RX bytes:12055 (12.0 KB)  TX bytes:11371 (11.3 KB)

eth1      Link encap:Ethernet  HWaddr 08:00:27:b2:c7:65
          inet addr:  Bcast:  Mask:
          inet6 addr: fe80::a00:27ff:feb2:c765/64 Scope:Link
          RX packets:0 errors:0 dropped:0 overruns:0 frame:0
          TX packets:8 errors:0 dropped:0 overruns:0 carrier:0
          collisions:0 txqueuelen:1000
          RX bytes:0 (0.0 B)  TX bytes:648 (648.0 B)


To turn on debugging, set the debugging attribute:

stack set host attr backend-0-0 attr=debug value=true

This stops the installation right before reboot so you can log in and see what happened, is happening, etc. To log-in, from the frontend:

ssh -p 2200 backend-0-0

To finish the installation execute "rm -f /tmp/debug"

You can log-in without setting the "debug" flag to watch the install happen through logs in /tmp. The installation will continue until it's finished and reboot.

Next Release

A bunch of stuff should be done to make Ubuntu install with all the perks and superdoublechocolateawesomeness we use when installing RHEL/CentOS.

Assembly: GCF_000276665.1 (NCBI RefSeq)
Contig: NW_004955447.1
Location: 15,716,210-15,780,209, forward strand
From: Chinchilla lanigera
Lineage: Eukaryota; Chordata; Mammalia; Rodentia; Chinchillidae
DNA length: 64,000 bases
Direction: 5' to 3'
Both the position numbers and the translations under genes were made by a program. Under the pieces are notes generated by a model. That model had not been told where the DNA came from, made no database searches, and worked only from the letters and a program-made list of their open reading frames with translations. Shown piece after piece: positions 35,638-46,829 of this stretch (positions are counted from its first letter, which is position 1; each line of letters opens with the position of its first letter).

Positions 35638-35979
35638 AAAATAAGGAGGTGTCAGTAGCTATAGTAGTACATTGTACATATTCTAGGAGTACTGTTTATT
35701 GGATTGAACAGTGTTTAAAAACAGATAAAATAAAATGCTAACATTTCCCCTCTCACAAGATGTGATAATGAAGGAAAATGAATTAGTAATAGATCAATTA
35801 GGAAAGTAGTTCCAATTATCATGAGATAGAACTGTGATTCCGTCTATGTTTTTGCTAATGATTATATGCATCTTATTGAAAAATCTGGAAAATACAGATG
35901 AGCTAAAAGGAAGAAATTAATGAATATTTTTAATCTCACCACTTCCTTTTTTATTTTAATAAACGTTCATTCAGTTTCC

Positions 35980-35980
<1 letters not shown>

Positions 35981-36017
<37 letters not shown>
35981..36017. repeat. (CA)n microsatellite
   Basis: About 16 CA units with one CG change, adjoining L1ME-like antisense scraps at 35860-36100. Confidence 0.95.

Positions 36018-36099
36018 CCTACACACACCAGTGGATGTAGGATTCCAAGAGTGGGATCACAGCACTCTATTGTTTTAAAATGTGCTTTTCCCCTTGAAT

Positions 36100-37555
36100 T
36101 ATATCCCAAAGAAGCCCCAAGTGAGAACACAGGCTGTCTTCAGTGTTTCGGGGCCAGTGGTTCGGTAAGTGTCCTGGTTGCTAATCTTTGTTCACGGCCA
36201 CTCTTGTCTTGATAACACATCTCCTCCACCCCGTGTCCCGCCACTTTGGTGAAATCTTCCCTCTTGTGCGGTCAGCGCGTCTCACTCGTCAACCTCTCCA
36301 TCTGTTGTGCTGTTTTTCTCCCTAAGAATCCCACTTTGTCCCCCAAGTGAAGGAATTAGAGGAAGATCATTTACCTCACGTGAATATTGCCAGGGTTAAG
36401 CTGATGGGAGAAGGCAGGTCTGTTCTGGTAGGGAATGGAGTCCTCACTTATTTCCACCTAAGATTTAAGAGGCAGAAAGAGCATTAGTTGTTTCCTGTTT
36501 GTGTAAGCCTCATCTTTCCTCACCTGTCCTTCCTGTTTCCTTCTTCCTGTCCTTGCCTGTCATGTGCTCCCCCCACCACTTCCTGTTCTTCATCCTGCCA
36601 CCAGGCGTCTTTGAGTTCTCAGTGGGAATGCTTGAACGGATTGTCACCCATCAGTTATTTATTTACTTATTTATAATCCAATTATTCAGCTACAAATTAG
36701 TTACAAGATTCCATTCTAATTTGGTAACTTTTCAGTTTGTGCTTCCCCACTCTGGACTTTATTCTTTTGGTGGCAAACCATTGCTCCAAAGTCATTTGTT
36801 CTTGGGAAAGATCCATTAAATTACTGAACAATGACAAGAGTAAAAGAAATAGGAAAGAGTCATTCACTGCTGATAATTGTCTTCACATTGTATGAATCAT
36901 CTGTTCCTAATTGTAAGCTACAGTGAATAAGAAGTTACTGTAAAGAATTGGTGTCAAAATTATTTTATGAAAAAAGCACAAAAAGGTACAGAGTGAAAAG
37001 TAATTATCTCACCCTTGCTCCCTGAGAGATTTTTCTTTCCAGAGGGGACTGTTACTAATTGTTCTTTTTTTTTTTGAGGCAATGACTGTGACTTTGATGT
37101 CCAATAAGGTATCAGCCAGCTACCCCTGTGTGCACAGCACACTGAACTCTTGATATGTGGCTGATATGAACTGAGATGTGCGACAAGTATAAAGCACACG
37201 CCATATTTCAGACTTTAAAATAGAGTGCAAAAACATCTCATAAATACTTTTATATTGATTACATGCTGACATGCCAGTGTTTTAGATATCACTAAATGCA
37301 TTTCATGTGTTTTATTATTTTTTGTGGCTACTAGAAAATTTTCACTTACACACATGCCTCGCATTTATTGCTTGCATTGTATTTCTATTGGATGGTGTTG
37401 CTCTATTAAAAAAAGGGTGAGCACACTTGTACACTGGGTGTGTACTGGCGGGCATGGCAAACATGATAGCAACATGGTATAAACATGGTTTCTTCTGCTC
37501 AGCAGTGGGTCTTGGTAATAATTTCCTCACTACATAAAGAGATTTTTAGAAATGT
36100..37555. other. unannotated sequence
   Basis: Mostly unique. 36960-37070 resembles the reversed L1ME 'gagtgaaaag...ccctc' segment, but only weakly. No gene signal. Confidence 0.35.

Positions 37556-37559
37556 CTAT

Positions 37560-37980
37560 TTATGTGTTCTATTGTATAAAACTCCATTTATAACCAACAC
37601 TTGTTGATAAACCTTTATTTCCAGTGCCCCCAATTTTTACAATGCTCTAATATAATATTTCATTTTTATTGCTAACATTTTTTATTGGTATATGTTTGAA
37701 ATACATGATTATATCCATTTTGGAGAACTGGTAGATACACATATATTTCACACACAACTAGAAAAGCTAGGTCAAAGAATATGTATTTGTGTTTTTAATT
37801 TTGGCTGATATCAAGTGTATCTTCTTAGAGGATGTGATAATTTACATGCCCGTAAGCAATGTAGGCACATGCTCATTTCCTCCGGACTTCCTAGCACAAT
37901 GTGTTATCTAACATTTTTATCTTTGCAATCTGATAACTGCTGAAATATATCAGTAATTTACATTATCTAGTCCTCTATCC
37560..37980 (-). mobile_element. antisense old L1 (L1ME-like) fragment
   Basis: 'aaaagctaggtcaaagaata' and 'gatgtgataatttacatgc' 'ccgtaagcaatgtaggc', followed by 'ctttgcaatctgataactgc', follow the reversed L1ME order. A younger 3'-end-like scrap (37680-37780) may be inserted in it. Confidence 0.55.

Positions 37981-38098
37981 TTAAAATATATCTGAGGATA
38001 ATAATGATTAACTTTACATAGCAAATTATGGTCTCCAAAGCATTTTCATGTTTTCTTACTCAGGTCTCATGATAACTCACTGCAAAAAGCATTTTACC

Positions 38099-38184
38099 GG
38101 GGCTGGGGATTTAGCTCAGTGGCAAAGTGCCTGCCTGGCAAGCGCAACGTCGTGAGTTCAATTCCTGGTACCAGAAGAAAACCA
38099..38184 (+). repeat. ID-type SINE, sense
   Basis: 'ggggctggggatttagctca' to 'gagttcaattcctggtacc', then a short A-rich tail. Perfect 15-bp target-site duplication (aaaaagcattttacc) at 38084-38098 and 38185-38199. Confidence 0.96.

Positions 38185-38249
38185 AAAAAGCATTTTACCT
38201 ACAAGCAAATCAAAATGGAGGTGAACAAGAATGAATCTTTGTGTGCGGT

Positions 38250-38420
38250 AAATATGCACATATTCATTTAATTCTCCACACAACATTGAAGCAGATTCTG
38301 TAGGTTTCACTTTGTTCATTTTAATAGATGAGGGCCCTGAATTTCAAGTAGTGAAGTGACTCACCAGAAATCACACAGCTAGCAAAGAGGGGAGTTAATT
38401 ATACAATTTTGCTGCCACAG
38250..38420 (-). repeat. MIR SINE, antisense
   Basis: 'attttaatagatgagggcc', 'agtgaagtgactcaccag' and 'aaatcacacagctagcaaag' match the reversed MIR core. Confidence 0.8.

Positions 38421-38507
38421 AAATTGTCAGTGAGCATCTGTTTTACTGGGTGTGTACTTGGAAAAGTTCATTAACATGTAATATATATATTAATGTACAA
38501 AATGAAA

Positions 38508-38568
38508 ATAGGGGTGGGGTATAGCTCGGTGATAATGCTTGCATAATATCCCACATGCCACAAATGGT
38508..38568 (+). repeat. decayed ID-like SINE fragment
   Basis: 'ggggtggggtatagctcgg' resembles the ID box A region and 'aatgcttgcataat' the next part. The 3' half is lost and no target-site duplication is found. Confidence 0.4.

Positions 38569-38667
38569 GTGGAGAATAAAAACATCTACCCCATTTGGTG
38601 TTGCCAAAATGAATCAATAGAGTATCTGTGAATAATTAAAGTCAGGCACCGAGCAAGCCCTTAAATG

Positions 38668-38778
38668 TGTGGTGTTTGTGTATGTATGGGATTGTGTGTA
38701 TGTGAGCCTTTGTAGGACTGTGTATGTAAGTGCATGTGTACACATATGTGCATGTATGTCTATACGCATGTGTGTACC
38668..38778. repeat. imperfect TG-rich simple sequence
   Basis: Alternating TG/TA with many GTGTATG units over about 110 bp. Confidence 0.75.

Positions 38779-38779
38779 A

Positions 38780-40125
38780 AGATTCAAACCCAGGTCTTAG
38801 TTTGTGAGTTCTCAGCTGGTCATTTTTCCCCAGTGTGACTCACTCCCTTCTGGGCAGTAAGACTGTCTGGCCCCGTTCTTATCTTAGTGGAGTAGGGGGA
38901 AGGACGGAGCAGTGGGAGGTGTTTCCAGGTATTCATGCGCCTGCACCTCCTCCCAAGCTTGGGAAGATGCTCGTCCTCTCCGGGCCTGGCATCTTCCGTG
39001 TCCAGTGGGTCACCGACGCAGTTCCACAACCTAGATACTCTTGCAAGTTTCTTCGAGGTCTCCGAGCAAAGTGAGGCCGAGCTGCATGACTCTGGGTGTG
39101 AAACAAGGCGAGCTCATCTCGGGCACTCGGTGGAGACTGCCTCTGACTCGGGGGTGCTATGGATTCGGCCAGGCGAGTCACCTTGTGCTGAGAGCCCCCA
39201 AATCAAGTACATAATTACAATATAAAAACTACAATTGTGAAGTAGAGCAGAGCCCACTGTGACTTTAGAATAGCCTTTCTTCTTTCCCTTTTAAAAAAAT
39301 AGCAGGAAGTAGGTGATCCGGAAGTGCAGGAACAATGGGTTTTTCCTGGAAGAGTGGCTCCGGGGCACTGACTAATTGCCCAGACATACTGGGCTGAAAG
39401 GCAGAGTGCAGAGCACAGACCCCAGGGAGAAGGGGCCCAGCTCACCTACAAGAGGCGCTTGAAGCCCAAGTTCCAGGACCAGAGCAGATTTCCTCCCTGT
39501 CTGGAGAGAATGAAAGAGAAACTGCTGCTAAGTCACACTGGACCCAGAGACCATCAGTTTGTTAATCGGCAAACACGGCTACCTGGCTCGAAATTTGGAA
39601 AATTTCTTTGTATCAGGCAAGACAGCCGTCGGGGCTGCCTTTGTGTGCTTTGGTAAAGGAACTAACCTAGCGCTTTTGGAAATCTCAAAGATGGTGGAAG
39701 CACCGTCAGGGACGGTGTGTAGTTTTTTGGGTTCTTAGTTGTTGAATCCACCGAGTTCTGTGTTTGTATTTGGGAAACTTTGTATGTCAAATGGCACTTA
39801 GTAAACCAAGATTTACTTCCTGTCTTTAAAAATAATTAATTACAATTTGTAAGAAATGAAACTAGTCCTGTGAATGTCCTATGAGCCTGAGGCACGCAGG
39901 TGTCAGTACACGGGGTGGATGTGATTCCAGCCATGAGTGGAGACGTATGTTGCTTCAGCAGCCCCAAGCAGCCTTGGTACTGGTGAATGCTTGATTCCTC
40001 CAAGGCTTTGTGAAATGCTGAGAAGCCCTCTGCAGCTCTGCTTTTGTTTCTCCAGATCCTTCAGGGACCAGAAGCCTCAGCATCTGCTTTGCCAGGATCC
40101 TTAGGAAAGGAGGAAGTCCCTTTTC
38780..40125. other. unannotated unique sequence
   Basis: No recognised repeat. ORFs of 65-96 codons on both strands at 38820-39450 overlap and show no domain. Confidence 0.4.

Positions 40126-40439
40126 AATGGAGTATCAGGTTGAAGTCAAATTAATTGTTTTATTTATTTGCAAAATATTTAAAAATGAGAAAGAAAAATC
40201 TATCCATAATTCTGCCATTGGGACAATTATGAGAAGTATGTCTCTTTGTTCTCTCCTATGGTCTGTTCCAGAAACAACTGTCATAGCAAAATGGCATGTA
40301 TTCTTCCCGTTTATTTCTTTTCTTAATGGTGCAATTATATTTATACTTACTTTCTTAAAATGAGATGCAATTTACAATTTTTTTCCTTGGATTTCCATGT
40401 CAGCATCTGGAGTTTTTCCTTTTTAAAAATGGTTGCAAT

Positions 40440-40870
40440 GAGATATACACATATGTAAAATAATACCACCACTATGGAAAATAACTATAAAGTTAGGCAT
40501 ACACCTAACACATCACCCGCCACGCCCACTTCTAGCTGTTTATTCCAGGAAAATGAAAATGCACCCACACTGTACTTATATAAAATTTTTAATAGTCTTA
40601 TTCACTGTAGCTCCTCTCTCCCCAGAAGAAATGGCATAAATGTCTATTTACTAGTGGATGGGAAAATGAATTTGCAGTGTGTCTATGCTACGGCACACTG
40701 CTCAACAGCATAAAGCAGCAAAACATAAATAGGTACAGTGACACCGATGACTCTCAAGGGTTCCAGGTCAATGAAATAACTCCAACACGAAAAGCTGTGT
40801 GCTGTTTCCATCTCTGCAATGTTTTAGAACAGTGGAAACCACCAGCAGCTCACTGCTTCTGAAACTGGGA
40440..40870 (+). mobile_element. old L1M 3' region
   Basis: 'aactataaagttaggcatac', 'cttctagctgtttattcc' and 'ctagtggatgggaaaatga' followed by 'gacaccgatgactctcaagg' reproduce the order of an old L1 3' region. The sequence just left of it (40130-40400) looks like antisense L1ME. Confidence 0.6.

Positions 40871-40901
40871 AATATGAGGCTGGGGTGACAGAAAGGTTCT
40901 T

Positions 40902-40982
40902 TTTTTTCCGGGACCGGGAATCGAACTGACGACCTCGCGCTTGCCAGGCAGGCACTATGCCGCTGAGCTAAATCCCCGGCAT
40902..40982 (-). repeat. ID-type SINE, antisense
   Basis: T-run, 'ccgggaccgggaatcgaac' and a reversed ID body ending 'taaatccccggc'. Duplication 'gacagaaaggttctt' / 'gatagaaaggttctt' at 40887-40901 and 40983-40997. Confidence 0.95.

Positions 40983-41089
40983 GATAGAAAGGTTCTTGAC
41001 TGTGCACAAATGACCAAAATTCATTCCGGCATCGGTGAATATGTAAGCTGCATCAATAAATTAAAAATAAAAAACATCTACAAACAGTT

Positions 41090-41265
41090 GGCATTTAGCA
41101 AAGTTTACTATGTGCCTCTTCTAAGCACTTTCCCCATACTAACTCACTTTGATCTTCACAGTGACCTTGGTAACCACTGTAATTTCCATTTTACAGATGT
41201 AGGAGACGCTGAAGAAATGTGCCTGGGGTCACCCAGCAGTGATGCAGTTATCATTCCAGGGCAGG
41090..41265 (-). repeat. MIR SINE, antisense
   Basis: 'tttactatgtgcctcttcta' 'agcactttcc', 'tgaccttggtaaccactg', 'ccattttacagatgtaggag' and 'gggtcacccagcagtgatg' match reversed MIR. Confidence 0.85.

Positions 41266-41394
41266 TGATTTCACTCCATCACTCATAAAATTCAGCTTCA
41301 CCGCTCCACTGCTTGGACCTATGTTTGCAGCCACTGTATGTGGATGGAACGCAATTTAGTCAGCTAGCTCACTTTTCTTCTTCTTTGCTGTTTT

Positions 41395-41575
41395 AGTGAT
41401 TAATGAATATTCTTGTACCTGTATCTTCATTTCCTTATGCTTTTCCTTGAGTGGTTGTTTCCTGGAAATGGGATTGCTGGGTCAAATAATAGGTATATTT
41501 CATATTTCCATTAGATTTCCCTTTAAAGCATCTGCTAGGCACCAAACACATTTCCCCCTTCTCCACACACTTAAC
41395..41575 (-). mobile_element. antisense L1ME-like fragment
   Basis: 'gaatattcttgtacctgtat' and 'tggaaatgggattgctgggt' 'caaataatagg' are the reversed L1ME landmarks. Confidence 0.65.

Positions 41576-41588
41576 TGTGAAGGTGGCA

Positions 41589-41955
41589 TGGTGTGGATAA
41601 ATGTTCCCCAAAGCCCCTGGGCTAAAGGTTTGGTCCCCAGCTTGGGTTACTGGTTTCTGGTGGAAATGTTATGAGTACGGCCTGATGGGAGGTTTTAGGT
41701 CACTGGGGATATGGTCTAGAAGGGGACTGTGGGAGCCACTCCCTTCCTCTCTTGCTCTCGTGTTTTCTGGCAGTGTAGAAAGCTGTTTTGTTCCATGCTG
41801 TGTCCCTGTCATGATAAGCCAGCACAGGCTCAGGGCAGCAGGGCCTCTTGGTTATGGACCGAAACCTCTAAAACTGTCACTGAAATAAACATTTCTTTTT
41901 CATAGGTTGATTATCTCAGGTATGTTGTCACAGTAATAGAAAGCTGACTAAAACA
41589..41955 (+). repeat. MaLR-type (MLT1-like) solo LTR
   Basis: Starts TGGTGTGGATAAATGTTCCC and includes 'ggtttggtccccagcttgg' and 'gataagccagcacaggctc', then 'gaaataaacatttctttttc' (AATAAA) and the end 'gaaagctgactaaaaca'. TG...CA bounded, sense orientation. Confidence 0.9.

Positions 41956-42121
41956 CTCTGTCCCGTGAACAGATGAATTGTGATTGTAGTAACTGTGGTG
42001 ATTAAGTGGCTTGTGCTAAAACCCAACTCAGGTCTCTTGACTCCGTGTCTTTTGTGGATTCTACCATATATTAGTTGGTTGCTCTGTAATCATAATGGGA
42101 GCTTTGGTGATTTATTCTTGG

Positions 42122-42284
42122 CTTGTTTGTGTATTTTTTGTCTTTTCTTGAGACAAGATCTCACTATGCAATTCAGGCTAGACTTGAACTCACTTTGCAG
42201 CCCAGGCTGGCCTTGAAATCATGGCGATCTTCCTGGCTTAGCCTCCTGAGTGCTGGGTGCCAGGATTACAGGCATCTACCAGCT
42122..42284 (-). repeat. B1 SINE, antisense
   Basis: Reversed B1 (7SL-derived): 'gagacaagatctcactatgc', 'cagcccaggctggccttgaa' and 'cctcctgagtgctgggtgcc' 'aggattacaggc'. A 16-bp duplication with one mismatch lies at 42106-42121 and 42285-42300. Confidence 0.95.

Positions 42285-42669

Stacki 5.0 will come out in the next couple of months, and we expect to make Ubuntu feature commensurate with that release.

This will include:

  • Parallel formatting of disk.
  • Ludicrous installer - peer-to-peer sharing of files during and after installation
  • Putting in https!
  • Controller configuration.
  • Discovery mode.
  • XML file fixes to obviate the need to be a preseed expert.

Questions you're going to ask that I have no idea about:

You: Does this work with Ubuntu Desktop? Me: No it doesn't. This is a cluster installer, not a desktop installer. No, it will not work with Ubuntu Desktop, ever.

You: Does this work with Debian? Me: Not yet. Shouldn't be hard. Maybe soon. Maybe not.

You: Does this work on my Raspberry Pi? Me: Really? Seriously? (Actually, we're more likely to do this than Ubuntu Desktop, so there is a chance...)

You: Can I mirror the entire Ubuntu repo? Me: Yes. It's a horror and you have to have a big disk. If you read this far, ask on the Stacki Slack channel, and I'll give you an answer/rant. You don't get one without the other.

You: Can you add X so I can do Y because it would be awesome to show my Zs? Me: No, we no longer offer professional services, and you're using Ubuntu so you clearly weren't going to pay for that anyway.

BUT! You can do it! It's Open Source and we're happy to help, just ask on the Slack channel or googlegroups list and we'll get you going.